ratfish

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As much as I like being 100% cynical about all things, I think arcades will still have a chance as long as there's just enough people willing to contribute time and money back into them if they want them to stay alive.

For instance, I was in Portland, OR last weekend and there just happens to be a great arcade there called Ground Kontrol. They don't have any new arcades machines, but their focus is on purely older games. They call themselves a Barcade, and let me tell you, if I lived in Portland, I'd be all-up-ons every day.

They have maybe 30-40 machines there including some pinball. They also have Super Mario Cart (SNES) set up at the bar table. They also tend to be a venue for aspiring chiptune musicians which is great for the community too, and I had an all around feeling that people cared about the place and were dedicated to keeping it up and running.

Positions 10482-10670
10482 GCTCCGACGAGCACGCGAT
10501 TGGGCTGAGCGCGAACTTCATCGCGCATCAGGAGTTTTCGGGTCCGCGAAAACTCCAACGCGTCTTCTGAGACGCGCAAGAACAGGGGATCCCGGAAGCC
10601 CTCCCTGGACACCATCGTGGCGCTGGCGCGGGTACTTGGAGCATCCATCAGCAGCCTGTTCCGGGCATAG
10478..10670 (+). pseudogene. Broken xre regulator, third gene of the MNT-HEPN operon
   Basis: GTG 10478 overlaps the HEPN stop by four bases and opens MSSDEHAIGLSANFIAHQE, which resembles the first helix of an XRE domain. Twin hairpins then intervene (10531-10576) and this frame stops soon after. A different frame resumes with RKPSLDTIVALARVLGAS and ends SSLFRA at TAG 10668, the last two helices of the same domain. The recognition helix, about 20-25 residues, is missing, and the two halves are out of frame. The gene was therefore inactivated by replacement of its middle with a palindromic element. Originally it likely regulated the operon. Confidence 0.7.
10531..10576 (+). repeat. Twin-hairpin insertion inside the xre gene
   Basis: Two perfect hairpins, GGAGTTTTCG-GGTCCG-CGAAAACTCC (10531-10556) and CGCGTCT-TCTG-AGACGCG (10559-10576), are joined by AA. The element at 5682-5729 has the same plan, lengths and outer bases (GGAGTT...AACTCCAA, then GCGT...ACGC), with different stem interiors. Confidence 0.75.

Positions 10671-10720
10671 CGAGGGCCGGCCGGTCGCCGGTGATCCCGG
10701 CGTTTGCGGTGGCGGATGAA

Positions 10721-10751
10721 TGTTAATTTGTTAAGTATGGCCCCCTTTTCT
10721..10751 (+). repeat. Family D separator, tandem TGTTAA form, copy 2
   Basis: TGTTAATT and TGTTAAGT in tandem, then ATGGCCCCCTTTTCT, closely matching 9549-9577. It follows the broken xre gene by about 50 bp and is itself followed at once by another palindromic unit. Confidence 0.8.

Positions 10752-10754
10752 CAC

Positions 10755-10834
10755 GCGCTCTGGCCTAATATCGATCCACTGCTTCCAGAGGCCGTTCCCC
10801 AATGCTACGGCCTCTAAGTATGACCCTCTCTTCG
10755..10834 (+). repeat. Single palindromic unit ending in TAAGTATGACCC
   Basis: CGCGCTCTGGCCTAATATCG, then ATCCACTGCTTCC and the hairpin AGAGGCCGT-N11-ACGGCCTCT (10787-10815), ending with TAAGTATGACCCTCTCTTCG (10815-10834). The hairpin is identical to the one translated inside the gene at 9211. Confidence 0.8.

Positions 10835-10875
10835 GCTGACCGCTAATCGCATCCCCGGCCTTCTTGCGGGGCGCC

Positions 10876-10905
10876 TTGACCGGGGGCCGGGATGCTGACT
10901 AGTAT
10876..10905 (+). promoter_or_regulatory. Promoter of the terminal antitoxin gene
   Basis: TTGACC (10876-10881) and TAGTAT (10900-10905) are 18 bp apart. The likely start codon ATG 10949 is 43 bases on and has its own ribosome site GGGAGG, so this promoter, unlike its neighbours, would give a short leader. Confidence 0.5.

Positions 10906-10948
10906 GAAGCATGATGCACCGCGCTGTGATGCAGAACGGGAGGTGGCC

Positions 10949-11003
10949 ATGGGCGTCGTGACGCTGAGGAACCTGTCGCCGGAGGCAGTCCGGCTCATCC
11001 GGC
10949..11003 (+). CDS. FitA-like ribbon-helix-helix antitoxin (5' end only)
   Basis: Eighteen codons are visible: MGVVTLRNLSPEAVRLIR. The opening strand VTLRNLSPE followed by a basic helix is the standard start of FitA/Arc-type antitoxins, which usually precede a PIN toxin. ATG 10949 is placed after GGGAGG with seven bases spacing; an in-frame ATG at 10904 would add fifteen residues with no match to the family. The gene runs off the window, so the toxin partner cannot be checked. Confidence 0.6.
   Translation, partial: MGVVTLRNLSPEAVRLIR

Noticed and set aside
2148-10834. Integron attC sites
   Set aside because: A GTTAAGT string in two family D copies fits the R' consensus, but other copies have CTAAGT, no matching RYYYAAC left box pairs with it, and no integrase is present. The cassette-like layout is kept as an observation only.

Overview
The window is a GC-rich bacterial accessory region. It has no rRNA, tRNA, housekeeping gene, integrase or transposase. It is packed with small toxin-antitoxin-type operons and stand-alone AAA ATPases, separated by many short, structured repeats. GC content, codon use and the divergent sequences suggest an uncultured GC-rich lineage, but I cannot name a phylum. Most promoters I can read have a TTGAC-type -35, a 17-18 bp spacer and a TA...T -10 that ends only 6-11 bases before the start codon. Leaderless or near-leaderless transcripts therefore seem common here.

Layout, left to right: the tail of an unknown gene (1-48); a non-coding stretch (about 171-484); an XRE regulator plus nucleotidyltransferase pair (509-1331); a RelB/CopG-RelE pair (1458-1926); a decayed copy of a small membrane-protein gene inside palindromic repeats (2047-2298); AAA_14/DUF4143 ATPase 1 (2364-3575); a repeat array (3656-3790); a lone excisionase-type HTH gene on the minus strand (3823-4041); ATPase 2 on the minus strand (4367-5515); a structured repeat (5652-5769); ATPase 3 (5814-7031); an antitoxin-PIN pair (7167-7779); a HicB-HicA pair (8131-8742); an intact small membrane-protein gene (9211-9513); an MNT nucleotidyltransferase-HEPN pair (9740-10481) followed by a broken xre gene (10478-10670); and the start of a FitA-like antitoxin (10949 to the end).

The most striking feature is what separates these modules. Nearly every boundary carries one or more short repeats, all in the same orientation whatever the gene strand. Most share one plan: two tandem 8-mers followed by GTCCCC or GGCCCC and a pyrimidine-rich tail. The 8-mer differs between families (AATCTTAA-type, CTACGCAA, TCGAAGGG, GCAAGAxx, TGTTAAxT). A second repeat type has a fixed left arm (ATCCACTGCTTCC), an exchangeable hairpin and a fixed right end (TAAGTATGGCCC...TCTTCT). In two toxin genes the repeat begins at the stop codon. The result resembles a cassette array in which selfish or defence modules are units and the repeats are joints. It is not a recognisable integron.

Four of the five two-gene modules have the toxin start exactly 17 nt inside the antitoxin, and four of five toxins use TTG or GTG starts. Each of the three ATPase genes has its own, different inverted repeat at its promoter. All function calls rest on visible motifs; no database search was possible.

Now as for the profits involved, I have no idea and I didn't ask the owners, although I would assume that they make out pretty well based on what I saw there. There were a lot of people at the time (Sunday night).

edit:

Oh yeah, I almost forgot. 1 credit = 1 quarter for all the games there. Best thing ever.
 

mtxblau

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There are places that open and close around here, usually by former Penn students lamenting the need for old school arcades.


The problem is Dave & Buster's around here is quite big, and caters to casual gamers pretty well. They have retro arcades which cost an arm and a leg, but it's hard to compete when you can order a beer or onion rings as you're playing.


The other thing is - it's like how movies aren't doing so well, because you can get a nice home theater setup without leaving your house. You have the VC, PS store and Xbox arcade, with plasmas/lcds, it's hard to compete.